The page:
Jeff Yeager and his book The Ultimate Cheapskate, and the subsequent world economic downturn, have helped to popularise the concept of living cheaply. I googled “cheapskates” this morning and in less than a second was presented with 294,000 sites.
So, there are many tips out there for those who would like to try the lifestyle, or at least save a little extra cash. The first offering from Google was http://zenhabits.net/2007/08/the-cheapskate-guide-50-tips-for-frugal-living/
It came up with 50 pretty good tips, and the following introduction: “Why live frugally? First, because it allows you to spend less than you earn, and use the difference to pay off debt, save or invest. Or all three. Second, because the less you spend, the less you need to earn. And that means you can choose to work less, or work more but retire early. Or take mini retirements. You have more options with a frugal lifestyle.”
As I read through the tips I realised that I was following many of them, mainly because I’d made some wrong choices in life, had had a few “mini retirements”, and generally hadn’t accumulated a nest egg that enabled me to retire. And now that I had reached the age of retirement I knew that I needed to live frugally and save what I could for the inevitable lean times.
I also knew that I could choose to be depressed about this, or look on the bright side of life. I tend to do the latter; in fact I revel in bucking the trend, being cheerful in the face of adversity, and living the life of a lord without a care in the world.
I have read a couple of books about class distinctions and gathered that those on the bottom rung and those right at the top (particularly British aristocracy) have a lot in common. They often dress like tramps, don’t care what others think, are free with their use of profanity, generally do whatever they feel like and to hell with middle-class morality.
Those in the upwardly mobile middle feel the need to impress those above and below them, wear the right clothes, drive the right cars, live in the right neighbourhoods, go to the right churches, the right places on holiday, suffer through ballet, opera and symphony concerts; spend more than they earn, and generally have a miserable time.
But we tramps and lords enjoy ourselves and don’t give a shit.
Which reminds me, when you do need to “go to the bathroom” as the Americans so quaintly put it, you have some choices. You can fret about choosing a “clean restroom” and endure the embarrassment of humbly asking restaurant owners for permission to use their “facilities”. And sometimes have to blushingly hear that these are “for customers only”. Or, you can march into the poshest place you can find as though you own the joint (I find five-star hotels very satisfactory), allow concierges and uniformed flunkies to bow and scrape you into the building. And bow and scrape you out again after you have made your deposit. The five-star establishments always have toilet paper (with the ends folded to points), hot and cold water, liquid soap, hand lotion, and numerous dry fluffy towels. The only thing they lack is graffiti.
Nowadays hotels are relaxed about the attire of their customers. It wasn’t always so. When I cycled from Cape Town to Durban in 1982, for most overnight stops I pitched my tent in caravan parks. But in the Eastern Cape after East London there were none, and I had to use hotels. When I reached the little town of Butterworth – after toiling up and down numerous huge hills – I was informed that if I wished to eat in the hotel dining room I would have to wear a jacket and tie. They lent me a tie, but I had to find my own jacket. Later, as I ate a sumptuous meal I looked around me, gave a contented sigh, and reflected that I must be the only person in the world dining in a pyjama jacket and tie.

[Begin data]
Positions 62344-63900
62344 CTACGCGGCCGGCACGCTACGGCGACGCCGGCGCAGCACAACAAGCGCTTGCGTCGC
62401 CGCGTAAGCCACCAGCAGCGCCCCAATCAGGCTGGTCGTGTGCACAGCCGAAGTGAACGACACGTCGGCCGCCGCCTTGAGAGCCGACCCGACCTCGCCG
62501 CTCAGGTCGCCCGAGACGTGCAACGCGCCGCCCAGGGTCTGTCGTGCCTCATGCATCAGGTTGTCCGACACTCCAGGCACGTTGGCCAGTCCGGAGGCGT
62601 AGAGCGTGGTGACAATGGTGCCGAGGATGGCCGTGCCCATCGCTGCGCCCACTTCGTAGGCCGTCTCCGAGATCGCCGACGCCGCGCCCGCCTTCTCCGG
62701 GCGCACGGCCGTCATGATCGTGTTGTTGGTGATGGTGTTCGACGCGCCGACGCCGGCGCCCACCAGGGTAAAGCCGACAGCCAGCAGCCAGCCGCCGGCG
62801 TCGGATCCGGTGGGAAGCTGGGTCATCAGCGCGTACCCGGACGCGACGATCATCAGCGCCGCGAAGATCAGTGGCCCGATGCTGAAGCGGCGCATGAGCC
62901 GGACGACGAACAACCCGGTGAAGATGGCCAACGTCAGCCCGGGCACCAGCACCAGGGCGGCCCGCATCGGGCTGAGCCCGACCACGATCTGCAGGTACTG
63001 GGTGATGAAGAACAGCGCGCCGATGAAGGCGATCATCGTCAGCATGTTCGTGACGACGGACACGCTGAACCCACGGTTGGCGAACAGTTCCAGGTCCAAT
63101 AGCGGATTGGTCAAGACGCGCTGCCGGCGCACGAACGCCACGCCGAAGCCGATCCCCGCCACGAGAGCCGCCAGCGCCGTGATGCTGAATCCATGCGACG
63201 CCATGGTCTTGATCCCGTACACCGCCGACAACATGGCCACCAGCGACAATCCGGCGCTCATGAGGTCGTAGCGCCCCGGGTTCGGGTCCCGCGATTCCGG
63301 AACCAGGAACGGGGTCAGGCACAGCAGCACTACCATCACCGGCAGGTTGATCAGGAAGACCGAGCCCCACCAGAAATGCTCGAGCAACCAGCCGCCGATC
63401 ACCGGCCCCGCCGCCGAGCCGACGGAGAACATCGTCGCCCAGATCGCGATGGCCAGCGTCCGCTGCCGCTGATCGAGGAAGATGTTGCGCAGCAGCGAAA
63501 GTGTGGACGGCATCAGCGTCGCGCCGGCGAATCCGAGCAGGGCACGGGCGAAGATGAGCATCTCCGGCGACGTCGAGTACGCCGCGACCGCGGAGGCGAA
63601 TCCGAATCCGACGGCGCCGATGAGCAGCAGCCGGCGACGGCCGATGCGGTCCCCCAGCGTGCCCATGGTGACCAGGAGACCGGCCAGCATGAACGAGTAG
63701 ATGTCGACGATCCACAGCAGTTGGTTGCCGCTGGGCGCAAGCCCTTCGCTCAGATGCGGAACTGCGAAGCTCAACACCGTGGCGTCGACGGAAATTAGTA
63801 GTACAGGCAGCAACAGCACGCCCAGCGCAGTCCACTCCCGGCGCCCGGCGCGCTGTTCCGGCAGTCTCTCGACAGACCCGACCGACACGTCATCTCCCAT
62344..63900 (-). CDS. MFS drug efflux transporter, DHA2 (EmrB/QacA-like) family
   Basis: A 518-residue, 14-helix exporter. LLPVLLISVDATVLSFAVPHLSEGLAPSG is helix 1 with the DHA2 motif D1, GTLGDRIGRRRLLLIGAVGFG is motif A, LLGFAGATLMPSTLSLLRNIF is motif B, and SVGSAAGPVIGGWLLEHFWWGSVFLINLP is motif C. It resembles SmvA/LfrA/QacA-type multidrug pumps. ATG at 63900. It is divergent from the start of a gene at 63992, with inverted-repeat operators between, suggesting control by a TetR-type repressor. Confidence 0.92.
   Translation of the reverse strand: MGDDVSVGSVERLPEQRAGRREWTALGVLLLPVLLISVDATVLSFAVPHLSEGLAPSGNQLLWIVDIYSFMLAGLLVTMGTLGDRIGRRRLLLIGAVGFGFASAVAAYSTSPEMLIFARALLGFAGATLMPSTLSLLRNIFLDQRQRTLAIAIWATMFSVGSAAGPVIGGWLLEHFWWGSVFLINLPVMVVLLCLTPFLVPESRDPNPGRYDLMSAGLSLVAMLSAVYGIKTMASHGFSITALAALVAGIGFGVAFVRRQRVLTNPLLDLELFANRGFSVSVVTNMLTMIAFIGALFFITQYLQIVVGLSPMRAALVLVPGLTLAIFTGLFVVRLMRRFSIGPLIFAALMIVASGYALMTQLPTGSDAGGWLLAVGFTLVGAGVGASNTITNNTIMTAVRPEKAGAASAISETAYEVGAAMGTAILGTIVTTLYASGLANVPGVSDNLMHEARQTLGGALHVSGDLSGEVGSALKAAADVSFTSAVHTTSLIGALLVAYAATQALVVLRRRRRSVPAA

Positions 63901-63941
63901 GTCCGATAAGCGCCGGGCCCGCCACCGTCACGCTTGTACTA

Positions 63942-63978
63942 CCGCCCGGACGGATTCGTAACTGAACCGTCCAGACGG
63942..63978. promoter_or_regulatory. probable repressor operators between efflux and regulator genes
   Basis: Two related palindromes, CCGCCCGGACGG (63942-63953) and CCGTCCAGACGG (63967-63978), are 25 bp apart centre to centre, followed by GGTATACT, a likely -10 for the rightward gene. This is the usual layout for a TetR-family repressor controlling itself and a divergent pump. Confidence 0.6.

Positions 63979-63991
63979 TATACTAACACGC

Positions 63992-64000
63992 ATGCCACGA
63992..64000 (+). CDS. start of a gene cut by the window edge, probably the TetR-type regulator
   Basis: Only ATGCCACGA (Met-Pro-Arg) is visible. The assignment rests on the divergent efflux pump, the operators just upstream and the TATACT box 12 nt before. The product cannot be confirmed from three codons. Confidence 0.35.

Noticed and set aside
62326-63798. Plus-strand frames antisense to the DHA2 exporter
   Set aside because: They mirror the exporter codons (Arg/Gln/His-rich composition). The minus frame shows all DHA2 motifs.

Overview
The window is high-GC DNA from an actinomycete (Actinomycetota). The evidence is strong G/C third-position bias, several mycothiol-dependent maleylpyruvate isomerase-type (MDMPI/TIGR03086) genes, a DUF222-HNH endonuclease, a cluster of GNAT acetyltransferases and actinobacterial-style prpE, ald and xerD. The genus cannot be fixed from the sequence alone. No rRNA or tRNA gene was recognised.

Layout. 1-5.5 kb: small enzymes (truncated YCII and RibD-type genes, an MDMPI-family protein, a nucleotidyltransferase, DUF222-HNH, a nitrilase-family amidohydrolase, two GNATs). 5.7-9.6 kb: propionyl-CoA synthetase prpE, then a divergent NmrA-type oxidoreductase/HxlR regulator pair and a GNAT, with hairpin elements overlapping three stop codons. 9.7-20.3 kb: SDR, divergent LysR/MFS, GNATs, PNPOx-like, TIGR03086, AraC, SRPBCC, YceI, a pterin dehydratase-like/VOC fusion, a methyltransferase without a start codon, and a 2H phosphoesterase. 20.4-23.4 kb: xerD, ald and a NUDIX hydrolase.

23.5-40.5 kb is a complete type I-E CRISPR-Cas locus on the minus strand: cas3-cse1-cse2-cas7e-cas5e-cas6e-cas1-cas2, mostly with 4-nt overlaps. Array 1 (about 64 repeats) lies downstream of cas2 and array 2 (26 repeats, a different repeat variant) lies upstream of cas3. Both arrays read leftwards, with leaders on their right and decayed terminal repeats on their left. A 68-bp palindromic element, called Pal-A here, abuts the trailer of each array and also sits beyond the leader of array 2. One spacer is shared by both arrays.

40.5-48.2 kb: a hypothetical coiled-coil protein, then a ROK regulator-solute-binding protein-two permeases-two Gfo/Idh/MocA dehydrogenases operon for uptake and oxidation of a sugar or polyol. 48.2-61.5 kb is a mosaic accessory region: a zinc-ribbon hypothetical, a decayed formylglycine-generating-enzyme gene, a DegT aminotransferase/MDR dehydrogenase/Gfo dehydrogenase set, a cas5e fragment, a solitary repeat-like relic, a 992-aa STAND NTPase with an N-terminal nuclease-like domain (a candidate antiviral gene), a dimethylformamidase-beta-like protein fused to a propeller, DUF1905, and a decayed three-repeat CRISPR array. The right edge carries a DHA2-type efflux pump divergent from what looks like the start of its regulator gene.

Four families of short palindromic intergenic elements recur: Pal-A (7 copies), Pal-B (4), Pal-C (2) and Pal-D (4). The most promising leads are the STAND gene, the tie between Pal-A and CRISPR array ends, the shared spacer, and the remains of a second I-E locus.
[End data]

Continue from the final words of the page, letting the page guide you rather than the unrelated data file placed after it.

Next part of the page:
Cheapskates don’t belong to gyms. These things cost a fortune, and make a mint from people who pay for a year or two and only go once or twice. You can get all the exercise you need by cycling to work and the shops (you don’t have to wear Lycra) or going for a brisk daily walk. And if you are keen to have a body like mine (ahem) you can use your ingenuity to do exercises in your bedroom. I used to run, but found that it has drawbacks: I spent a lot replacing shoes every few months, and visiting physiotherapists to repair muscle tears. You also have the hassle of having to change into running shorts and shoes every time. And showering afterwards. Walking is free and you can do it almost anywhere, any time.
My usual walk is through the posh residential area adjoining mine. This afternoon I encountered arum lilies, strelizias or “birds of paradise” which are the official flowers of Los Angeles but come from South Africa, clivias with their orange flowers and perfect leaves (loved by the Japanese), towering stone pines with their distinctive flat tops, English Oaks in full leaf, and London Plane Trees just getting their spring attire. People nod and smile as I go by (they think I’m one of them); even the dogs don’t bark much (I’ve learnt to walk mostly in the middle of the quiet streets so as not to invade their space and seem a threat to them). All this while listening to the latest book borrowed from the Listeners’ Library and copied onto my MP4 player. What’s not to like.
Damon Runyon: “One of these days in your travels, a guy is going to come up to you and show you a nice brand-new deck of cards on which the seal is not yet broken, and this guy is going to offer to bet you that he can make the Jack of Spades jump out of the deck and squirt cider in your ear. But, son, do not bet this man, for as sure as you are standing there, you are going to end up with an earful of cider.”
“The race is not always to the swift, nor the battle to the strong, but that’s the way to bet.”
Wineou: A casino is a place where people who don’t understand statistics go to give money to people who do.